Emotional Intelligence: Theory, Concepts, and Principles

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Emotional intelligence (EI) has varying definitions, but they all have one’s ability to perceive and understand emotions in common. Emotional intelligence (EI) can be defined as “the capacity to reason about emotions, and of emotions to enhance thinking” (Sadri, 2012). This includes the abilities to accurately recognize emotions, to access and cause emotions to assist though, to understand emotions and emotional knowledge, and to regulate emotions to promote growth emotionally and intellectually (Sadri, 2012). It also refers to one’s ability to understand and relate to others. However, the most recent definition is “the ability, capacity, skill, or potential to feel, use, communicate, recognize, remember, describe, identify, learn from, manage, understand and explain emotions” (Assanova & McGuire, 2009).

Research has shown that emotional intelligence has a vital role in one’s job performance, motivation, decision making, etc. Emotional intelligence can also be effective when implemented in higher education by helping students improve their work ethic and feel more accomplished as individuals. Many believe that emotional intelligence is based on inherent abilities that can vary from individual to individual; however it is also believed that emotional intelligence can be taught and/or improved through training, programming, and therapy (Assanova & McGuire, 2009).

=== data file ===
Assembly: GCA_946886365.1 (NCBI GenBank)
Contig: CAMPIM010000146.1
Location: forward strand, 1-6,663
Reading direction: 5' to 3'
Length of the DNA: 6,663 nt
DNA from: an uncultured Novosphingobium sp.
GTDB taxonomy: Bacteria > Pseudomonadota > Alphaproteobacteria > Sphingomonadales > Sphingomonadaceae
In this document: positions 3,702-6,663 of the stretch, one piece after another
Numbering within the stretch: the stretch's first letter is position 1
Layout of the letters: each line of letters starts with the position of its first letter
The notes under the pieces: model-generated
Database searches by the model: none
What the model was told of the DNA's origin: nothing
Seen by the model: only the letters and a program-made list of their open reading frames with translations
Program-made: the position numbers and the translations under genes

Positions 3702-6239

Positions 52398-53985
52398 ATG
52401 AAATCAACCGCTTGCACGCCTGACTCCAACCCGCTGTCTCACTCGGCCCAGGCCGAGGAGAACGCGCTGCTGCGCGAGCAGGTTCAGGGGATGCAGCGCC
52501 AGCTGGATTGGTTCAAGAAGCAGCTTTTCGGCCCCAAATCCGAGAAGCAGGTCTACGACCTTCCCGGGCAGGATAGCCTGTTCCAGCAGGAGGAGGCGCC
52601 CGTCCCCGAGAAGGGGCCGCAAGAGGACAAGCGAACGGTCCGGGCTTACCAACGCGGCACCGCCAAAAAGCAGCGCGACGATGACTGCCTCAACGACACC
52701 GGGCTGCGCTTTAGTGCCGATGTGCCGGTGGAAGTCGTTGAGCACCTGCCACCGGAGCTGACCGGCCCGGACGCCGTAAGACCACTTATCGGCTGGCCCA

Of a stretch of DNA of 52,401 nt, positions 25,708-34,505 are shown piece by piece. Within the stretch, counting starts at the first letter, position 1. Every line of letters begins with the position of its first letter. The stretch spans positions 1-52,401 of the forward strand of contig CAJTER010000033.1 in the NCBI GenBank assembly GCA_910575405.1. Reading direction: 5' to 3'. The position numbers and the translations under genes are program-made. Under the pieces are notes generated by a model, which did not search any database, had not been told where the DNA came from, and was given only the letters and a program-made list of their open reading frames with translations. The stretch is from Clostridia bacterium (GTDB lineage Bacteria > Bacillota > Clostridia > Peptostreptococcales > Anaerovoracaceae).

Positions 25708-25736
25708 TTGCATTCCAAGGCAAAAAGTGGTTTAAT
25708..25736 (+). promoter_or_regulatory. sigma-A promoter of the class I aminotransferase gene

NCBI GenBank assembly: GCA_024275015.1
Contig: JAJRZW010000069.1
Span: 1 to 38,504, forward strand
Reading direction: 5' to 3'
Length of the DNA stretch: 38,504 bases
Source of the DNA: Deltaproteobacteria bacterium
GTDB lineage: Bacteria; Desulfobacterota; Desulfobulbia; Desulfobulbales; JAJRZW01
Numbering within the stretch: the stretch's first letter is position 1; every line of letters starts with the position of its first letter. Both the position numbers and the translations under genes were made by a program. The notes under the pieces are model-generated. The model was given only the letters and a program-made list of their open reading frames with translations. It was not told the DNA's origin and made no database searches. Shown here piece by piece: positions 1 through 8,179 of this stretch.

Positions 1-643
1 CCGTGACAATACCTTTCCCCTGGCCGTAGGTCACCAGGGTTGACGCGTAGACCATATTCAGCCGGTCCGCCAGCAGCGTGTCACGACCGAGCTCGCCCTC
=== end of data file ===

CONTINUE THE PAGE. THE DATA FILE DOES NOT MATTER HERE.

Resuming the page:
Understanding Human Behavior

The emotional intelligence theory has been attributed to a greater understanding of human behavior and the benefits that come with it. There are three main theories and models that were developed on emotional intelligence, as well as measures that also help us understand human behavior.

Being emotionally intelligent allows individuals to i...

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Sadri, G. (2012). Emotional Intelligence and Leadership Development. Public Personnel Management, 41(3), 535-548.
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